Enabling innovative thinking

But enough about his day job. Knight is also the founder of Tech4Africa, a mobile, web and emerging technology conference now in its second year. In 2006, he went to the South by South West (SXSW) Interactive conference in Austin, Texas. Much lauded by South Africa’s own tech community, it has a strong following among web creators and entrepreneurs, and its focus on emerging technology has earned the festival a reputation as a breeding ground for new ideas and creative technologies.

“I got to know some really cool people there and I wanted to find a way to give South Africans exposure to their ideas. Last year, Tech4Africa brought in around 15 international speakers, not something that other conference organisers do in Africa. They were all well known pioneers in their fields. It’s critical to give South Africans the opportunity to hear what new thinking is happening out there. Without that type of input, the same thinking is perpetuated over and over again and innovation cannot happen.”

It cost Knight R2,5 million to host last year’s conference, but the response from delegates made it all worthwhile as far as he’s concerned. “Without a doubt, we set the bar very high. This is not your usual type of conference, all stiff and formal. At Tech4Africa you don’t have to wear a suit and you can sit on the floor if you like. You can also chat to the speakers. And there are no officious chairmen and plenary sessions in which people nod off from boredom.”

But why does a London-based entrepreneur want to host an annual tech conference in Johannesburg? “Ultimately I want to live in South Africa and invest in local businesses,” he says. “To do that, I have to help create an enabling environment with people who have the latest skills. Tech4Africa promotes the right kind of thinking and approach to foster entrepreneurship in the technology space. South Africans, and Africans in general, are far too traditional and conservative when it comes to starting their own ventures. There’s too much fear of failure. The fact is that most people have to take a few knocks to develop exciting new ideas and new businesses. It’s the only way you learn.”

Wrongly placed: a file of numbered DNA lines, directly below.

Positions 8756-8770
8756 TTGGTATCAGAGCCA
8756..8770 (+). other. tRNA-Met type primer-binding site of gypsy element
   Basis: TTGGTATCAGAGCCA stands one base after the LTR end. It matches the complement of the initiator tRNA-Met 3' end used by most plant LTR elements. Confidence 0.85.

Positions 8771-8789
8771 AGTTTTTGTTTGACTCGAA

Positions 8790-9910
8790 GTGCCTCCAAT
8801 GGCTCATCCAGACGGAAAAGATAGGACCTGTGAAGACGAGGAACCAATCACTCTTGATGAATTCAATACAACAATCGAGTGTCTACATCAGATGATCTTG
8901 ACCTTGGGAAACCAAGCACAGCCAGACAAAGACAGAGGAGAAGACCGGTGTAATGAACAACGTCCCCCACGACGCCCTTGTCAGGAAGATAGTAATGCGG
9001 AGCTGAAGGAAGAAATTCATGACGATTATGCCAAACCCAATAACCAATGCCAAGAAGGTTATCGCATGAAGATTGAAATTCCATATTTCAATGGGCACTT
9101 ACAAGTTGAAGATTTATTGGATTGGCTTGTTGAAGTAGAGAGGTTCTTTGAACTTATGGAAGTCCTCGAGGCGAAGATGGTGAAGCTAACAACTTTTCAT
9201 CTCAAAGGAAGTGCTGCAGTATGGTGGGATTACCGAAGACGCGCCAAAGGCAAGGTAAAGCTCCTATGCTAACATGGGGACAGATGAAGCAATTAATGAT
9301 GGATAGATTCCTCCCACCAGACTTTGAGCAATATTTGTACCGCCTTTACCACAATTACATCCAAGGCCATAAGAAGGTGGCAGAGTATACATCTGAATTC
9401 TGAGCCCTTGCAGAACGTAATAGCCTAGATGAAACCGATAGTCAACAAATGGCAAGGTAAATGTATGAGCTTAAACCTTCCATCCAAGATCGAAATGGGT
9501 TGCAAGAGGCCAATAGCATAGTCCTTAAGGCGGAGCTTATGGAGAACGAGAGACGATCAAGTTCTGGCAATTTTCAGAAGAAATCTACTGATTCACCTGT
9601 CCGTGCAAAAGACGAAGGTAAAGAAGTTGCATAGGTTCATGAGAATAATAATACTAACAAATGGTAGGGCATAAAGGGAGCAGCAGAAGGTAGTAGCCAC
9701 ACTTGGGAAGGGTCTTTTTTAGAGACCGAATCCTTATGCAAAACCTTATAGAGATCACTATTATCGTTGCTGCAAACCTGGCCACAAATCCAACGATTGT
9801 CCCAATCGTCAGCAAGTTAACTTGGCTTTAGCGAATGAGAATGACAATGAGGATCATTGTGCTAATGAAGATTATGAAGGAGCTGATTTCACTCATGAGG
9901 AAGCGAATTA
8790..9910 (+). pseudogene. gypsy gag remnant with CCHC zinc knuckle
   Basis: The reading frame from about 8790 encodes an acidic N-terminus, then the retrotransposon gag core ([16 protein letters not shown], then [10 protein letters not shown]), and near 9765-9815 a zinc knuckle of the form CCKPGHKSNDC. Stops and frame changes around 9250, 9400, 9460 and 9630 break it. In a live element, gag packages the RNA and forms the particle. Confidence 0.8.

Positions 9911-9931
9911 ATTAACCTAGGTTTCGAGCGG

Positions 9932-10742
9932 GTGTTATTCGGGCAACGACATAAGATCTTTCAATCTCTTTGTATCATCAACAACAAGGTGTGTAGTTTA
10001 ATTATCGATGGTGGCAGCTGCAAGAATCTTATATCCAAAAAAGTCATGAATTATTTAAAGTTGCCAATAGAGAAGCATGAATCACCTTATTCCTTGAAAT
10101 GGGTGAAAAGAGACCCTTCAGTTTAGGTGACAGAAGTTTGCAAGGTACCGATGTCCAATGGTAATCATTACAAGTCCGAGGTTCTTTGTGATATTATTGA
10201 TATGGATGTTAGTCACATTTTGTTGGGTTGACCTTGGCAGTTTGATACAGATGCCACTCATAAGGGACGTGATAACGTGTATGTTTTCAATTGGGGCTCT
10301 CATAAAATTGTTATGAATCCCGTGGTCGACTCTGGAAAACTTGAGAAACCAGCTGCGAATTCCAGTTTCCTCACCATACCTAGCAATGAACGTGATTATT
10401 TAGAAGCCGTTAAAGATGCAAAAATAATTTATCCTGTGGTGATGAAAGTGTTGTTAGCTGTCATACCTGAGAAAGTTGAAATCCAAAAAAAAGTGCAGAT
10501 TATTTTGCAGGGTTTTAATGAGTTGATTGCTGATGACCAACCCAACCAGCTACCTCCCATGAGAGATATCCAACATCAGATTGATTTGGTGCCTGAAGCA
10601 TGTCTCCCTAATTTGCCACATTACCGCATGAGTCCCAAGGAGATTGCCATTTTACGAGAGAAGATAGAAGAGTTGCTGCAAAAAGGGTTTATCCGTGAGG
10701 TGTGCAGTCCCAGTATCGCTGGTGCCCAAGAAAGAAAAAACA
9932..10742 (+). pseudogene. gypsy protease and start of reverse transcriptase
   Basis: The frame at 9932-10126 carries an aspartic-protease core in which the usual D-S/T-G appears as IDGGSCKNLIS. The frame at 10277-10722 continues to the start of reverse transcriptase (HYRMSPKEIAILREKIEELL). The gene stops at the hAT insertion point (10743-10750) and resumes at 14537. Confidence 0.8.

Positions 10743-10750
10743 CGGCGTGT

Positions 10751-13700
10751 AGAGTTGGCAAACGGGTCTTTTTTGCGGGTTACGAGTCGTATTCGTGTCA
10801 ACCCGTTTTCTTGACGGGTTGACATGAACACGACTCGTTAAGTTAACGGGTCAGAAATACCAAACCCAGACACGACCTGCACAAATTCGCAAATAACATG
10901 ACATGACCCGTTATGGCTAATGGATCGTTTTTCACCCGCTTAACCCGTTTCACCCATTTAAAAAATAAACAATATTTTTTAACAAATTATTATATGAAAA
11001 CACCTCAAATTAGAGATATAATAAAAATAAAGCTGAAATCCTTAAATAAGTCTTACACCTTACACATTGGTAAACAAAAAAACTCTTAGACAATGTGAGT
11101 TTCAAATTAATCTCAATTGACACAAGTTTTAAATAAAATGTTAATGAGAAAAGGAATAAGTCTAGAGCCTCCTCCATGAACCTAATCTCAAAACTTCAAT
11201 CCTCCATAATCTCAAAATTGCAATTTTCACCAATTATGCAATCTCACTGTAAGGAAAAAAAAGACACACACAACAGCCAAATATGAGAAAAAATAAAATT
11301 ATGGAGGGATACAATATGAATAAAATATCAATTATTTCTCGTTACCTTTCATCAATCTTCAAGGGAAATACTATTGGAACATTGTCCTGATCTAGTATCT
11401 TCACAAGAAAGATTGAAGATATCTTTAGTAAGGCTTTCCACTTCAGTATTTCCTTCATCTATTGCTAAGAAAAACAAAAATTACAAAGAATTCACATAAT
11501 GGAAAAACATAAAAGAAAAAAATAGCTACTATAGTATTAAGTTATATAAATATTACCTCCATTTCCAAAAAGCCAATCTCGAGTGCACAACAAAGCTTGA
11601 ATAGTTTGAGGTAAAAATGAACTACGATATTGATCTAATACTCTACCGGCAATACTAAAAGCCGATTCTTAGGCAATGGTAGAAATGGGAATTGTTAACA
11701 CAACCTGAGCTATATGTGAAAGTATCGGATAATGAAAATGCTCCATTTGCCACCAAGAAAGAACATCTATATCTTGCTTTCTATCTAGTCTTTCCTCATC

In 2009 Gareth Knight was named one of “35 Men of Influence – 35 South Africans Under 35” by GQ magazine. In 2010 he was named one of South Africa’s “200 Young South Africans you have to take to lunch” by the Mail & Guardian newspaper.

Promoting ideas

True to his word, Knight is actively driving creative thinking at Tech4Africa through two initiatives.

Innovation award

The Tech4Africa Innovation Award, presented to a single winner, encourages innovation aimed at solving uniquely African problems, while also encouraging global thinking. The award recognises that innovation can be entrepreneurial, as well as intrapreneurial, and so is open to individuals and companies. The prize is for outstanding innovation, in any field of mobile, web or emerging technology. The company or person behind the innovation must be based in Africa and the innovation may already be in production.

Start-up award

Tech4Africa Ignite is aimed at giving start-ups great exposure in a once-a-year environment of investors, mentors, thought leaders, buyers, decision-makers, journalists, influencers and potential recruits. Start-up owners can present their product or demo to a technology community in Africa, with the aim of encouraging awareness and traction. The challenge is to craft a pitch compelling enough to get introductions to investors, users, customers, and for journalists to write about the product.

Vital stats

Player: Gareth Knight

Company: Technovated

Launched: 2009

Monique Verduyn is a freelance writer. She has more than 12 years’ experience in writing for the corporate, SME, IT and entertainment sectors, and has interviewed many of South Africa’s most prominent business leaders and thinkers. Find her on Google+.